As is the case in most states, marijuana is not legal in Texas. However, its legalization is a growing trend. Advocates for marijuana legalization are pointing to this trend in the wake of an FBI report released on Sept. 24 that indicates that more people were taken into custody for marijuana-related drug charges between 2016 and 2017.
In 2017, people were detained a total of 659,700 times for marijuana-related offenses. In 2016, that number was 653,249. Furthermore, the data showed that people taken into custody for marijuana sales and distribution was actually down. The increase was due to more people being detained for marijuana possession. In 2016, that number was 587,516 while it rose to 599,282 in 2017. For sales and distribution, the numbers dropped from 65,734 to 60,418.
A director for the Marijuana Policy Project pointed out that opioid deaths totaled more than 100 daily and questioned whether law enforcement resources were being used sensibly given the relative impact of the two drugs. The political director for the pro-marijuana advocacy group NORML said that one-fifth of the population resides in the states where marijuana is legal and that law enforcement should shift its focus. Drug-related detentions increased from 1.5 to 1.6 million in 2017, and well over one-third of those were for marijuana.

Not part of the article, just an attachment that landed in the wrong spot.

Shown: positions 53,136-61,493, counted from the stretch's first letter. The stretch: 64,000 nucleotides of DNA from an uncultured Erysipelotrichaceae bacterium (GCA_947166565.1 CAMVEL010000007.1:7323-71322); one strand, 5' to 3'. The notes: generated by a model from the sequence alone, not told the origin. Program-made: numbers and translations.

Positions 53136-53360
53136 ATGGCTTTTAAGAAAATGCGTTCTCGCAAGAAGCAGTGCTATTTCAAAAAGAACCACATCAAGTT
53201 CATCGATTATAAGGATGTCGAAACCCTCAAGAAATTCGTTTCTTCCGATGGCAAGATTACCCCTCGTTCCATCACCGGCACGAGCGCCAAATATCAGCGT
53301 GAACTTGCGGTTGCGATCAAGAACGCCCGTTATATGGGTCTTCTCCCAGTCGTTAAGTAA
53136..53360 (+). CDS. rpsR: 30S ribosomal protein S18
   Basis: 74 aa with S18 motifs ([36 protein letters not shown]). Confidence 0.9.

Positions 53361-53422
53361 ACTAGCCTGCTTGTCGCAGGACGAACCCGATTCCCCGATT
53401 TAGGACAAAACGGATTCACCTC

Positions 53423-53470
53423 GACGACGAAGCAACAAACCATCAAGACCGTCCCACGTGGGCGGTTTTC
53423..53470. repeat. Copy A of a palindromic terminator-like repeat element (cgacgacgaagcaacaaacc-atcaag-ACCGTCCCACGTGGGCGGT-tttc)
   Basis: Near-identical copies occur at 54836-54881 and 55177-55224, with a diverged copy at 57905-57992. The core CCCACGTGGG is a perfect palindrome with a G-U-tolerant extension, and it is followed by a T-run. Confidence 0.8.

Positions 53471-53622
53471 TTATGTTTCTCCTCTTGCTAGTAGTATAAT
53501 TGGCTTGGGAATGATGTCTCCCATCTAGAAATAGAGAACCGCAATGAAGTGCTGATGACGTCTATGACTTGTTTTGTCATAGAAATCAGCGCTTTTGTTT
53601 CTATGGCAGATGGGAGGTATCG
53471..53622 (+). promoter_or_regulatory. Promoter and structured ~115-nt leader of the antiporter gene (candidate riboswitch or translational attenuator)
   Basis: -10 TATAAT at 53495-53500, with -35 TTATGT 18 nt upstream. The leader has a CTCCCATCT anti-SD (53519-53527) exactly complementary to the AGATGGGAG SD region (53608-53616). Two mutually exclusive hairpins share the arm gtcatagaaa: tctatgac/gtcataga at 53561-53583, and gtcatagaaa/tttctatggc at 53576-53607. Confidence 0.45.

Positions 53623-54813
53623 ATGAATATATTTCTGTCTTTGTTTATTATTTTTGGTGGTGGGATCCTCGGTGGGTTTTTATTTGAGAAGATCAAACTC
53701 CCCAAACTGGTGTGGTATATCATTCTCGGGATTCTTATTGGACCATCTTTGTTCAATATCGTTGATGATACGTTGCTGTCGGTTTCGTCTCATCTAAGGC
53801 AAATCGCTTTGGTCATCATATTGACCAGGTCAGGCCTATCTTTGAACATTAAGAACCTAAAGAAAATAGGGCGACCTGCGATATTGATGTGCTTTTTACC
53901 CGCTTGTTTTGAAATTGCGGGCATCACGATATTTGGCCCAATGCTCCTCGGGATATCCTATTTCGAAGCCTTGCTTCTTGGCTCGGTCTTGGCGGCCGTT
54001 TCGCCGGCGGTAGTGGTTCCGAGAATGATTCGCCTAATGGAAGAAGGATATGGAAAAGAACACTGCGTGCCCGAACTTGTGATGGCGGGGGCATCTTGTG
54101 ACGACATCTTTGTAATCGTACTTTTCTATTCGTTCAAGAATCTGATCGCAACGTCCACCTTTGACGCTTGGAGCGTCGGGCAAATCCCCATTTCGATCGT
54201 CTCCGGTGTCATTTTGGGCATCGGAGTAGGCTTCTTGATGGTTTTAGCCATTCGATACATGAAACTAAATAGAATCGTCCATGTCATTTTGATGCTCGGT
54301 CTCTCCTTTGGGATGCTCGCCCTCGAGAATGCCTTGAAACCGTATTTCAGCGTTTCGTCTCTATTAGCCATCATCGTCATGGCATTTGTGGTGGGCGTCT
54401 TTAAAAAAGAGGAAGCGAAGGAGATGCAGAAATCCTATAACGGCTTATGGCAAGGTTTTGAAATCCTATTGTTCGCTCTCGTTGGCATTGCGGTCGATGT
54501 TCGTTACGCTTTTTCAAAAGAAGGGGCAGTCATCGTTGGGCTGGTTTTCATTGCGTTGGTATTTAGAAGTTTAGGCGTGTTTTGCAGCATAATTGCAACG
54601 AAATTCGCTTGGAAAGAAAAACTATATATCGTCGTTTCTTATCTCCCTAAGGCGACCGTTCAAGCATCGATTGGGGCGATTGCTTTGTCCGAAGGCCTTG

It is important that people do not make the assumption that charges for marijuana possession are not serious. Charges for possession of all types of illegal drugs may have consequences beyond legal penalties. For some people, an illegal drug charge on their record can affect their career path. Students who have been convicted of drug-related offenses may have access to some forms of financial aid for education blocked. There could be housing restrictions for some people. An attorney may be able to help a client work out a defense strategy.